One evening, responding to a phone call from the local hospital requesting that he identify a man involved in an accident, Mr. James Tovey, Fruit and Vegetable Merchant on London’s Praed Street, discovers he’s the victim of a prank and that no such call was made by anyone at the hospital. On the short walk home, he encounters a group of men outside the local pub and…there endeth his story, for he is stabbed and dies shortly thereafter. With the group all claiming innocence, and talk of a scar-faced sailor seen in the vicinity, the event is put down to a senseless tragedy until circumstances link it to another death on the same stretch of road. And another. And another.
Yes, ma’am, what we have here is a good old-fashioned serial killer novel — perhaps one of the earliest written in the Golden Age, Rhode himself calling it “an entirely novel sensation” — and one that trumps the likes of X v. Rex , a.k.a. The Mystery of the Dead Police (1933) by Philip MacDonald by actually making the crimes appear to be the work of a single perpetrator. The murders occur in the first half (Part I is called ‘The Crimes’), with Rhode taking the time to explore the people and the setting before dispatching each victim in turn. Certainly there’s nothing extraordinarily deep in his characters, but his later works (when writing as both Rhode and Miles Burton simultaneously) seem shorn of this effort, and some of the descriptions are delightful:
At no other stage in the earth’s history has superstition owned so many votaries. From the most rapt spiritualist to the man who refuses to walk under a ladder, the world is full of people who allow superstition to play an important part in their lives.
Indeed, the most telling thing about this book when compared to the later ones I’ve read from the same pen (under either name) is how charming Rhode’s prose is — almost as if not rushing out six books a year was an opportunity to allow good writing. The sense of small communities along Praed Street is captured well in the exchanges between the voluble tobacconist Samuel Copperdock and the urbane herbalist Elmer Ludgrove. The latter is something of an agony aunt for all and sundry in the region, and Inspector Whyland is drawn to him in the hope that some news of the murders might be communicated via this back channel (those with criminous knowledge tending to be, y’know, nervous of the police), with Ludgrove suffering confessions and demands for money for information throughout. It’s mostly through Ludgrove’s experiences that we’ll follow the unfurling of the crimes, with no small amount of celebrity attaching to him via the deaths as their import grows, and many people seeking him out to discuss some point or other.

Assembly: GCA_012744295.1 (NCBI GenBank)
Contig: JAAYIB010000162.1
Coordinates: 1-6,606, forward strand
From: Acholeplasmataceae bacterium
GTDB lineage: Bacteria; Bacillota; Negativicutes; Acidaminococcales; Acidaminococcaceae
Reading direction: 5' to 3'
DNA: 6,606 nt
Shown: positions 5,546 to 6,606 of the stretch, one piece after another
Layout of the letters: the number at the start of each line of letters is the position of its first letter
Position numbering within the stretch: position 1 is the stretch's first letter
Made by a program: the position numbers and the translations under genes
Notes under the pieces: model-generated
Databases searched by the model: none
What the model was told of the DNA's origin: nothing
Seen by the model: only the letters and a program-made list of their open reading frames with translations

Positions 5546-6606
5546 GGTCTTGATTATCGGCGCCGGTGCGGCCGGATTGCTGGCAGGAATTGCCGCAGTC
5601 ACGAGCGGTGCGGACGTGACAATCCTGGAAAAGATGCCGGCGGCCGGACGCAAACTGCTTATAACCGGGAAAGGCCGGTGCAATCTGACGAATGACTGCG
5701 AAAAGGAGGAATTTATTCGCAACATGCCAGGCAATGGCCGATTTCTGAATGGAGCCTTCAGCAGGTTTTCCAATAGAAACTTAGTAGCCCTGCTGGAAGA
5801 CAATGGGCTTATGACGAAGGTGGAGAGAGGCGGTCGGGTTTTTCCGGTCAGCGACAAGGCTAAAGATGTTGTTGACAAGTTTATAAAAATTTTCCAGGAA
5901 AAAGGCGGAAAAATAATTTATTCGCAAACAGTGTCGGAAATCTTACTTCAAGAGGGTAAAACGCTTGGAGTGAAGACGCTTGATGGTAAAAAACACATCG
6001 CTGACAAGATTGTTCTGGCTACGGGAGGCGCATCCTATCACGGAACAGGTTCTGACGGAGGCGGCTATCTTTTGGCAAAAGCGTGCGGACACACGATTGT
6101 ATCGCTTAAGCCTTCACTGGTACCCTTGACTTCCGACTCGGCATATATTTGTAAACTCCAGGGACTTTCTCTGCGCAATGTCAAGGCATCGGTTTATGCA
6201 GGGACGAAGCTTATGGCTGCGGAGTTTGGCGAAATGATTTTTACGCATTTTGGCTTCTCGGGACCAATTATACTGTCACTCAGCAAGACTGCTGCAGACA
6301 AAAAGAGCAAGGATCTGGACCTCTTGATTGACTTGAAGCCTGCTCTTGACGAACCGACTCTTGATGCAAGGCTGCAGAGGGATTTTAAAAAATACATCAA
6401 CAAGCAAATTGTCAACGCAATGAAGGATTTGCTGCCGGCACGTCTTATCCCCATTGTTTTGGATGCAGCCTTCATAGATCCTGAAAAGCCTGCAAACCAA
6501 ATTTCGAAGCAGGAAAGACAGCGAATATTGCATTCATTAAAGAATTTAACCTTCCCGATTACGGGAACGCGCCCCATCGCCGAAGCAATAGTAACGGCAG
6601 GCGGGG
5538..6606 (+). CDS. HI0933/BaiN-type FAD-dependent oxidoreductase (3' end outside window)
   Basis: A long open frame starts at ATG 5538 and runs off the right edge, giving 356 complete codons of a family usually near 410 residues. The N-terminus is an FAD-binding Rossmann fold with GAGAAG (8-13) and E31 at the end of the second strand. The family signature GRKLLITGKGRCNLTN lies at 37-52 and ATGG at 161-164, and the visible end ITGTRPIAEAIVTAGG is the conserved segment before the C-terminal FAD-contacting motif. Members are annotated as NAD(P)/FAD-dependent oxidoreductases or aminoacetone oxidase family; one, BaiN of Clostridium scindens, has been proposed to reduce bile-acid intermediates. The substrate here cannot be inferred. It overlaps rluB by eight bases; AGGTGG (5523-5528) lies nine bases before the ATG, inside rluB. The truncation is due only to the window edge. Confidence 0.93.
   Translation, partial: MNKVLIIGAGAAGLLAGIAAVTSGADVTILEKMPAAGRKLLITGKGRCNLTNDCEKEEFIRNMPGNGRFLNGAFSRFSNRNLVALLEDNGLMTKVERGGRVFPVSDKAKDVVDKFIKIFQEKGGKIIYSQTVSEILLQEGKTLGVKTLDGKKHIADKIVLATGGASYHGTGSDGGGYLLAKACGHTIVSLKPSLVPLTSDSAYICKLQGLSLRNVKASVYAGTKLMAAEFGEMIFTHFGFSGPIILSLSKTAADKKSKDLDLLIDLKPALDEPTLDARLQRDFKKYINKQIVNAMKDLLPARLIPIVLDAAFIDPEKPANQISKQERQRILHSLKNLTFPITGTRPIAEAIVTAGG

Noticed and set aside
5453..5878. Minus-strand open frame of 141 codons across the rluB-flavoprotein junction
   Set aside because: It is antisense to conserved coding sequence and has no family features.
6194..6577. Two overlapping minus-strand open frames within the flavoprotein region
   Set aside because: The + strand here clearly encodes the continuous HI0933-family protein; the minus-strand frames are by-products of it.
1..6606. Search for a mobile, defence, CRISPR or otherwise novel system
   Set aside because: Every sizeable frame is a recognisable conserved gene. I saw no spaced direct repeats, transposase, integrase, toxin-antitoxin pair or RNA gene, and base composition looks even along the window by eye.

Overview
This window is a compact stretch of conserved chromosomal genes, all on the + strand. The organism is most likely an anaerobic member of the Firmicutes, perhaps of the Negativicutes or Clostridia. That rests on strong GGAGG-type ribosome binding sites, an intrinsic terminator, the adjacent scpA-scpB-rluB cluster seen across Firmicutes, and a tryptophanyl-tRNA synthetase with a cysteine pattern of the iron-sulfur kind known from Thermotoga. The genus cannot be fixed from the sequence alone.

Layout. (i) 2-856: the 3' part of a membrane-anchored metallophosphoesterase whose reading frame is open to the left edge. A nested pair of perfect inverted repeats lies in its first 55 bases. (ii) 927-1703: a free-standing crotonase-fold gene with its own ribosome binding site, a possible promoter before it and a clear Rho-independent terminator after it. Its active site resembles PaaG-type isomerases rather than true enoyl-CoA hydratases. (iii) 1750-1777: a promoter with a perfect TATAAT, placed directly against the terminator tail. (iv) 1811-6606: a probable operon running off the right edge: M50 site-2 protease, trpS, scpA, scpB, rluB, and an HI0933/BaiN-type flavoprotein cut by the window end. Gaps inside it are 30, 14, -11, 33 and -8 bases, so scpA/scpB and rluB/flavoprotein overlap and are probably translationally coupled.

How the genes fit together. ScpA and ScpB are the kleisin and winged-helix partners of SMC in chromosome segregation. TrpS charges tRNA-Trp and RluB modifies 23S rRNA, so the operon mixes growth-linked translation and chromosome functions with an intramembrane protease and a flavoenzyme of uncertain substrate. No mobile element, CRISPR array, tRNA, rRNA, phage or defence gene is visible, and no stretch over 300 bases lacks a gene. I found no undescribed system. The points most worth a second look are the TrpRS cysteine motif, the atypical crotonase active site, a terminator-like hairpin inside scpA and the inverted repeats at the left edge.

Perhaps, he reflected, that the looker-on sees most of the game, and these men, viewing these circumstances from a distance, might have hit upon some point in the evidence which had escaped the observers on the spot.
Then, at regular intervals, we jump away to follow a victim about to come to their end by any number of interesting ways. While these chapters contribute some very enjoyable reading (“Shortly afterwards the electrician arrived, and his thoughts were diverted into other channels”), they also stir in the first problem: after the second murder we follow the killer away from the scene, onto a train and away from London. Then, later, Inspector Whyland is moved to muse “Could [Person X] have committed the murder?”…and, no, they couldn’t, because we’ve been told Person X’s movements and we know that they don’t tally with the killer’s movements from earlier. And this wouldn’t be such a problem if I didn’t get the impression that Rhode also wants the reader to be fooled (we spend a long time pursuing this Person X theory, let me tell you…) rather than just to see the police baffled.